Hypoplasia is the term that is used to describe underdevelopment or incomplete of the testes. It is an inability to grow and mature properly. The small size and flabby consistency of these testicles is caused by poor development of sperm-producing tissue. An ejaculate will show either no sperm or a low number of sperm with numerous abnormal forms. Smaller than normal testes are generally easy to spot. The normal testicle is smooth, oval, and has a regular outline. Both testicles should be of similar size and feel rather firm. The size of the testicle is related to its sperm-producing capacity.
Degeneration refers to the loss of potency after the stage of puberty has arrived. It is an acquired disease that can result in either permanent or temporarily sterility. Unlike testicular hypoplasia, the testicles were normal before they became small. A common cause of reversible testicular degeneration is high fever. Effective sperm production requires that the scrotal temperature be at least 2 – 3 degrees below the core body temperature. Fever raises both body and scrotal temperatures.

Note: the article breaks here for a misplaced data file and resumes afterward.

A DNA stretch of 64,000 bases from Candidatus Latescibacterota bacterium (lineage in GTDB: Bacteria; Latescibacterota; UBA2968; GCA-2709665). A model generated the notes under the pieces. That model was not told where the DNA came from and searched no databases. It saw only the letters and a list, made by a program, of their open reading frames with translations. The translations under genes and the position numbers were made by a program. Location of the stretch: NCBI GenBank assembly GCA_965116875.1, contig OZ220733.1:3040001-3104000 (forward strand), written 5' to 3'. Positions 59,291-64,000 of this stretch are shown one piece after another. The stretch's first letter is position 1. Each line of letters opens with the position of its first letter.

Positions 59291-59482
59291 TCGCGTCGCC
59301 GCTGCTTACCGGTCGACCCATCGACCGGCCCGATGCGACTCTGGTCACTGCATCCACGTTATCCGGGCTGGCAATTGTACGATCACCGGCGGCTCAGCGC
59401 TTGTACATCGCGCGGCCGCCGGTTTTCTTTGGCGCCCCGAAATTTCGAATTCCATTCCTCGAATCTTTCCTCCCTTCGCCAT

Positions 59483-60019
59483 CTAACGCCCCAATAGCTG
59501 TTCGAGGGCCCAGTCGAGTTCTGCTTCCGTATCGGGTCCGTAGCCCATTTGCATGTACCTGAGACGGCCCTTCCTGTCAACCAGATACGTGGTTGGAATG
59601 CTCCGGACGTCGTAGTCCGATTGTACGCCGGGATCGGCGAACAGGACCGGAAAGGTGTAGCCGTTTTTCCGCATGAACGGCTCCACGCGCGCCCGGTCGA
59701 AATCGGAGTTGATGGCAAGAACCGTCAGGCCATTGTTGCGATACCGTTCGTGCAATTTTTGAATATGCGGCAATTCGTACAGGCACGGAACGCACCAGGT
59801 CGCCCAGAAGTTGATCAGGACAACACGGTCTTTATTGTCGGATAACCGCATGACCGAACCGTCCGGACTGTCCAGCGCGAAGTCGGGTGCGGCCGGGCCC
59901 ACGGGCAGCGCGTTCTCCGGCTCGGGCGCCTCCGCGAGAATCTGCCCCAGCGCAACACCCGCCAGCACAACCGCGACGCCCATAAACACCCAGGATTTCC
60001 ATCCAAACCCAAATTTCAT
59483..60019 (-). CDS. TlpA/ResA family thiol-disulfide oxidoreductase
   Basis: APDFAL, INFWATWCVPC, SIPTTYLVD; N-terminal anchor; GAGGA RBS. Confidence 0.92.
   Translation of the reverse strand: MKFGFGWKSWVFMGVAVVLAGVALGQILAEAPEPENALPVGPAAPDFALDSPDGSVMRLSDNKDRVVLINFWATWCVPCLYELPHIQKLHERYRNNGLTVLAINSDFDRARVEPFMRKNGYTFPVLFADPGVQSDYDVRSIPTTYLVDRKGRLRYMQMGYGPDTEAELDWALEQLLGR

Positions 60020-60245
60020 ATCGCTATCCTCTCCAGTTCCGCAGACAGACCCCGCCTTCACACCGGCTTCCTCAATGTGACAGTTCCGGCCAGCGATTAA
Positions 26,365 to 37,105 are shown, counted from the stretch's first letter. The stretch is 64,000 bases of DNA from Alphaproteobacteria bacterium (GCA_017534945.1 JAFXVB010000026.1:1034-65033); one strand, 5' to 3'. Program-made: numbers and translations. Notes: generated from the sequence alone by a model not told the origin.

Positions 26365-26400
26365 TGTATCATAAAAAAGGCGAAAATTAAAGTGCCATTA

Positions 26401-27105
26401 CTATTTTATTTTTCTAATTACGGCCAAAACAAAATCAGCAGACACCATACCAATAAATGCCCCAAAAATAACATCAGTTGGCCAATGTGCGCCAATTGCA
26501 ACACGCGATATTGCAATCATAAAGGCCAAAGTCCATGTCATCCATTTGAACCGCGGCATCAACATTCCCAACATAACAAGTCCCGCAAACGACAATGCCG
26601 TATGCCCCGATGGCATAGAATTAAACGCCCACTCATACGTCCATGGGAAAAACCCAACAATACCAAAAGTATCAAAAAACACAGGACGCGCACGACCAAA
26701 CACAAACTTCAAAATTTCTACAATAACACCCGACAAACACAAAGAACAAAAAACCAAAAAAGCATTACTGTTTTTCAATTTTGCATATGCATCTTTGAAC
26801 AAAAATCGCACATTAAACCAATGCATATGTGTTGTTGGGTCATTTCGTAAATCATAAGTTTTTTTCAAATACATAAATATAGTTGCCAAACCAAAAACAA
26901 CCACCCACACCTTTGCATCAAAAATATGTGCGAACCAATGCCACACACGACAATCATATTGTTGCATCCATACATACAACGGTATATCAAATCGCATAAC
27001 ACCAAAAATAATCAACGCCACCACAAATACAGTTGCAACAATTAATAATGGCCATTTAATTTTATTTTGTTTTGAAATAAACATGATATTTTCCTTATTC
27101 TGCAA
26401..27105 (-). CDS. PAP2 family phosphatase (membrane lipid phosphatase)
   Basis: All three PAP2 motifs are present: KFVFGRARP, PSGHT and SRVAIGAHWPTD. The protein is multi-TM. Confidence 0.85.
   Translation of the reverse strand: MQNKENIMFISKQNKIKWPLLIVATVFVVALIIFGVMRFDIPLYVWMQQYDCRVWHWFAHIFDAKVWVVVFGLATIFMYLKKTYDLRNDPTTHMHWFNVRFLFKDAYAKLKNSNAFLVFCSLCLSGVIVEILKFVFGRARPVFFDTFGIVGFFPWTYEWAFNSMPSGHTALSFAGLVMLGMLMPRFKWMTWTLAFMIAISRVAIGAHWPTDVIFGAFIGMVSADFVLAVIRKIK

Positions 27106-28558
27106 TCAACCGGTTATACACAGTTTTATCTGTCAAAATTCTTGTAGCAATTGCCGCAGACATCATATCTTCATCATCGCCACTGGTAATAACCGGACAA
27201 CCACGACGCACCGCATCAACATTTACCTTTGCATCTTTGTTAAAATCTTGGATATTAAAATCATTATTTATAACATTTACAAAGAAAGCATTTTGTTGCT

Both conditions, hypoplasia and degeneration of testes, are congenital or can be due to some other cause that takes place after the birth.
Dogs of any age or breed are predisposed to these conditions, but hypoplasia is most commonly seen in young dogs, and degeneration is more common in older dogs.
Besides abnormally small testicles, infertility is the most common symptom of these conditions. Either low sperm count or absolute absence of sperm is found in the semen analysis of such dogs.